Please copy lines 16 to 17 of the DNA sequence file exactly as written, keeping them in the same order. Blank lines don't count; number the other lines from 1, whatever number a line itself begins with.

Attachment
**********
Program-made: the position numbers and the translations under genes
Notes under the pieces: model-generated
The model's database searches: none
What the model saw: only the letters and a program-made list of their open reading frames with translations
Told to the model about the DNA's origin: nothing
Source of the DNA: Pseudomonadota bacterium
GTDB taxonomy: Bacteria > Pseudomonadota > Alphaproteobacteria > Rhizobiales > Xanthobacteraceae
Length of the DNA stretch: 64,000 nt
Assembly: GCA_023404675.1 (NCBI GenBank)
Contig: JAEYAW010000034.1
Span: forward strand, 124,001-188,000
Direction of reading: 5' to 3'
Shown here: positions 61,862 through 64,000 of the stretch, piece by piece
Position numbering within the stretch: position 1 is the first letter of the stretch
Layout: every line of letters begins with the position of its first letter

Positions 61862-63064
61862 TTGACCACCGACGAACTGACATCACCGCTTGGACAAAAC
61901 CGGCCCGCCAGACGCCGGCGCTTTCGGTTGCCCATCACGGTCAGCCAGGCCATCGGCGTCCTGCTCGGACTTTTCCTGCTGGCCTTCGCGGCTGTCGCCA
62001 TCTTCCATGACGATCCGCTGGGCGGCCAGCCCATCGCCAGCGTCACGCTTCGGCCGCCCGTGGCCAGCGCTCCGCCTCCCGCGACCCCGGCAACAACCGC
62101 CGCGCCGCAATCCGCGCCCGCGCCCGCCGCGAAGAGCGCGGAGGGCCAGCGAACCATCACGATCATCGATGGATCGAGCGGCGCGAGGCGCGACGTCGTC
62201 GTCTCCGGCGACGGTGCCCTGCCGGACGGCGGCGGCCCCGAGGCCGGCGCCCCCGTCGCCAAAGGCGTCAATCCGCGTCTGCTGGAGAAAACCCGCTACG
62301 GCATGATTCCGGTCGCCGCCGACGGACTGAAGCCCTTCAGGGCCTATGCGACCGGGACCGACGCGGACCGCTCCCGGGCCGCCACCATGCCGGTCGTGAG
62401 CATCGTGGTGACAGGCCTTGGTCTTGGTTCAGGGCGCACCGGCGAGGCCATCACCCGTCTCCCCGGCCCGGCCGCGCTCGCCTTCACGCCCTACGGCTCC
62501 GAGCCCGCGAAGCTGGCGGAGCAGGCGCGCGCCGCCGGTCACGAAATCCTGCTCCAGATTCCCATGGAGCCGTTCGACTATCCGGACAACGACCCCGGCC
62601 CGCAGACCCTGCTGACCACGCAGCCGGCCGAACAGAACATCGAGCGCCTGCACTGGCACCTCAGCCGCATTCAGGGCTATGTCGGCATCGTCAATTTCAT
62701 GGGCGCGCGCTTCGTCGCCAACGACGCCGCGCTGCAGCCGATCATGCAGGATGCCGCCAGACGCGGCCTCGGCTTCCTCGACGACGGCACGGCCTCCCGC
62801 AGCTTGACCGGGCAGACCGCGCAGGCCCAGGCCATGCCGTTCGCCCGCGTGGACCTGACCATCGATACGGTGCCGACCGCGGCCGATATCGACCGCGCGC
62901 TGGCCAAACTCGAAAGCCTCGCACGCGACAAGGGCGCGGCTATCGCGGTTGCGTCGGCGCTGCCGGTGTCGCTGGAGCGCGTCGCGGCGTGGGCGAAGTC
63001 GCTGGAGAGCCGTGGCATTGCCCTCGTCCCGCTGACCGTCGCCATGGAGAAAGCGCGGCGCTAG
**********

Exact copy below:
Positions 61862-63064
61862 TTGACCACCGACGAACTGACATCACCGCTTGGACAAAAC